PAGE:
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The Hiding Place

Title: The Hiding Place

Author: Corrie Ten Boom with John & Elizabeth Sherrill

Publisher: Hodder & Stoughton

“In darkness God’s truth shines most clear.”

A hiding place is where we all want to go when things are bad - whether that’s because of the strain of ‘lockdown’ during a pandemic or in a concentration camp in Nazi Germany.  For Corrie ten Boom, Jesus was this place, the ‘Rock cleft for me’.

Corrie ten Boom’s extraordinary memoir has been an inspiration to millions of readers; it is considered one of the greatest Christian testimonies of our time.  I must admit that I felt very late to the party when it came to reading ‘The Hiding Place’.  I’ve known for a very long time that this was a book rich in faith, love and witness, but it wasn’t until last year, during our first lockdown that I actually tracked down a copy (thank you Alice!) and got round to reading it.

‘The Hiding Place’ is about Corrie’s life from the first day of school, life with her siblings, falling in love, illnesses, the death of loved ones and ending with the start of a worldwide ministry of comfort and counsel.

The book starts with the 100th birthday of the family’s watch making shop in Haarlem, Holland - a real point in history.  Corrie is in her 50’s and described as ‘broad of frame and sensible shoe, with a face that radiated love, peace, joy’.  Not necessarily your obvious leading lady - but read on.  Her tale is absolutely captivating.  Heart wrenching at times (you will need a box of tissues) - but enthralling to the end.

As Nazi madness swept across Europe, this quiet watchmaker’s family risked everything for the sake of others, and for the love of Christ.  Despite danger and threat of discovery, they offered shelter to persecuted Jews.  Then a trap brought the family’s arrest.  They were all separated and had no contact.  But that wasn’t God’s plan and eventually Corrie and her sister, Betsie, were reunited… on their way to an Holocaust concentration camp.  Here Betsie encourages Corrie to remain hopeful that God will rescue them from the brutalities they experience:  “The centre of His will is our only safety.”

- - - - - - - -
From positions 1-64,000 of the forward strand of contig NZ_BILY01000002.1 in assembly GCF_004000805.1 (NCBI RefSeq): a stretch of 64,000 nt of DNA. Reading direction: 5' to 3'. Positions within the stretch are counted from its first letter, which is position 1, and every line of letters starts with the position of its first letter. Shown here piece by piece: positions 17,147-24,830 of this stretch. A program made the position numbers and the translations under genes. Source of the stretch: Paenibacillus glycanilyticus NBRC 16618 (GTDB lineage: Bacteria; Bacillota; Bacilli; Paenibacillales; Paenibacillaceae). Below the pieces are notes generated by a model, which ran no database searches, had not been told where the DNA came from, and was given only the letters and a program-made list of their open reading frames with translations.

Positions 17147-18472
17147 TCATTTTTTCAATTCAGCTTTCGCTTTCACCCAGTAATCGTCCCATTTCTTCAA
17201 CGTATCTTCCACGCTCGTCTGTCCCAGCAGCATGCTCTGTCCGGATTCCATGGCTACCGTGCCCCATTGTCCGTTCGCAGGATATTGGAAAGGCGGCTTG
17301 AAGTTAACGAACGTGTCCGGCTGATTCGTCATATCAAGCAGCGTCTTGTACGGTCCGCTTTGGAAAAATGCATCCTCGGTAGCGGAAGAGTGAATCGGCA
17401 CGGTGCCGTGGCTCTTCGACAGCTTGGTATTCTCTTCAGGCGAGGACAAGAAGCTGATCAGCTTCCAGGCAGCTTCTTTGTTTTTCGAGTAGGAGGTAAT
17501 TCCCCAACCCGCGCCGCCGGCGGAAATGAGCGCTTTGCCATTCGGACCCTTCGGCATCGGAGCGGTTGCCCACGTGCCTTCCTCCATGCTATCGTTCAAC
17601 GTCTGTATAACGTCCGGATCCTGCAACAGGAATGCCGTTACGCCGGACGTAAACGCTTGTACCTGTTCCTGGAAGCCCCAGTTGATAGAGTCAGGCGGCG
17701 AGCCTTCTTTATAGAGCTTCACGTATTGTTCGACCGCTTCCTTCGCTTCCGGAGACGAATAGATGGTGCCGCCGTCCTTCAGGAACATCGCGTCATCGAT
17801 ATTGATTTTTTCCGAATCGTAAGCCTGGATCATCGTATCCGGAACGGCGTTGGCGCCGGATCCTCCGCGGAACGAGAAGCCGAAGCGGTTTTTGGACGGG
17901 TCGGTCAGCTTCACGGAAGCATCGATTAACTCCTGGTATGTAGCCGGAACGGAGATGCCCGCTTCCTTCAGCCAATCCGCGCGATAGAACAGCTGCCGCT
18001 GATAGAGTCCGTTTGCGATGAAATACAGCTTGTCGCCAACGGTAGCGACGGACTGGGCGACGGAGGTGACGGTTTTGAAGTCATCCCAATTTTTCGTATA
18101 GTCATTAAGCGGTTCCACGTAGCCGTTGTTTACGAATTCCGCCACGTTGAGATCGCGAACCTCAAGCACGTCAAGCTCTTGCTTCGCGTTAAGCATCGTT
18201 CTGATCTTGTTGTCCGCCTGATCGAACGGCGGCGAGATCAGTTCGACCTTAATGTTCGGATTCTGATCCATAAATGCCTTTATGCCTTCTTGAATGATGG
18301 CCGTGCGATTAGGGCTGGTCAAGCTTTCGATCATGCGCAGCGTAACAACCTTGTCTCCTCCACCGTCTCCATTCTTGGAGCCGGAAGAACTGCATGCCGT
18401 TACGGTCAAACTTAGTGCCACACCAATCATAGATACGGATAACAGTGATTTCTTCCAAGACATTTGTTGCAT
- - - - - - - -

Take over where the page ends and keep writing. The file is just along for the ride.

With little food and constant work, the sisters suffer constantly and witnessing their love for God seems to be the only thing that keeps them going. And they grabbed every opportunity, even with ‘the enemy’.  “I saw a gray uniform and visored hat.  Betsie saw a wounded human being.”  Their inner strength and assurance of God’s love and grace is astounding… and humbling.

At each turn in Ravensbruck (their final place of captivity), when the sisters should have been separated, or their Bible ‘discovered’, God’s intervention strikes again and again.  He clearly wanted them to spread His word - teaching, encouraging, leading others to Him.  In the dark, cold, filthy, cramped dormitory “our Bible was the centre of an ever widening circle of help and hope.  Like waifs clustered around a blazing fire, we gathered about it, holding out our hearts to its warmth and light. The blacker the night around us grew, the brighter and truer and more beautiful burned the word of God.”

“Side by side... Betsie and I ministered the word of God to all in the room.  We sat by deathbeds that became doorways of heaven.  We watched women who had lost everything grow rich in hope.”

Corrie’s story is a life lesson in so many things - forgiveness; how God uses weakness; facing death; how to love your enemies and much, much more.  Astonishing examples on every page.  A human life story but with God at the very centre.  And intertwined with this, giving an historical structure, there were also fascinating details of the Underground work in Holland.  The architecture of building ‘secret’ rooms, the drills required for the hiding of fugitives at speed, as well as the meticulous thought in ensuring no ‘evidence’ of their existence is left.  Such factual insights!

It’s a history book.  A book of survival.  A woman’s journey.  But ultimately, it’s a love story.  A real life story about how the love of God can get you through the worst human life can throw at you.

“There is no pit so deep that God’s love is not deeper still.”

Rich with quotes, inspiration and God centred thoughts and actions.  I would encourage anyone to read this story - it’s full of trust, heart and hope.

Review by Emily Dadson

Emily has been a member of St Margaret's church for over 18 years.  She serves in the Women Together Team and is frequently involved in any church drama or puppetry! She works for local charity, Children on the Edge and is married to Mike. Their two children are both at University.